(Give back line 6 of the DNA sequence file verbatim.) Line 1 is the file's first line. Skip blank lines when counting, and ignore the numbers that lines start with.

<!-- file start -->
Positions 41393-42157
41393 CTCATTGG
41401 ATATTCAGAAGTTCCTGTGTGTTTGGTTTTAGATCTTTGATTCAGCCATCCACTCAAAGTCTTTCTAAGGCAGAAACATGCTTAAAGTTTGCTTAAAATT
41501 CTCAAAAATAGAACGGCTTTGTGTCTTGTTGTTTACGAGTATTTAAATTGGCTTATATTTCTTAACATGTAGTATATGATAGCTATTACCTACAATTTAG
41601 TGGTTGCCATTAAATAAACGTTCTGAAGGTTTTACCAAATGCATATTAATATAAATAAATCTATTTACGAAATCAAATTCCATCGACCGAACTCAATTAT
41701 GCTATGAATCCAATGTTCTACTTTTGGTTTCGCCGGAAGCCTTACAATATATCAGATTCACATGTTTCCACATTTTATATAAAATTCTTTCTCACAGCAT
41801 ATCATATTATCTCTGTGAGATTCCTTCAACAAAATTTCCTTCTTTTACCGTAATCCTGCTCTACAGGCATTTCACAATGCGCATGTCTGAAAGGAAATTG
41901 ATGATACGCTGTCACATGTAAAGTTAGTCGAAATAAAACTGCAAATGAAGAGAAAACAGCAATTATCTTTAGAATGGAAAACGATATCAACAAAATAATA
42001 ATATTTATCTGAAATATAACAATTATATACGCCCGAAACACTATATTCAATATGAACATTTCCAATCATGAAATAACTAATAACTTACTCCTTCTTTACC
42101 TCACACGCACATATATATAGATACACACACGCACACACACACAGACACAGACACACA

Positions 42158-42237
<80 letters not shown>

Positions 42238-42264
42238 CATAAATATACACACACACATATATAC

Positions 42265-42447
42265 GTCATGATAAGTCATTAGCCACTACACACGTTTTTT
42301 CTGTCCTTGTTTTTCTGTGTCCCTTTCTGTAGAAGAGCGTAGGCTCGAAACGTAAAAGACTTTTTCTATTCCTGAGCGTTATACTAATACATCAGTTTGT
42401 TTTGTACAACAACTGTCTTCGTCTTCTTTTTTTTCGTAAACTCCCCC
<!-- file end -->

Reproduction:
41701 GCTATGAATCCAATGTTCTACTTTTGGTTTCGCCGGAAGCCTTACAATATATCAGATTCACATGTTTCCACATTTTATATAAAATTCTTTCTCACAGCAT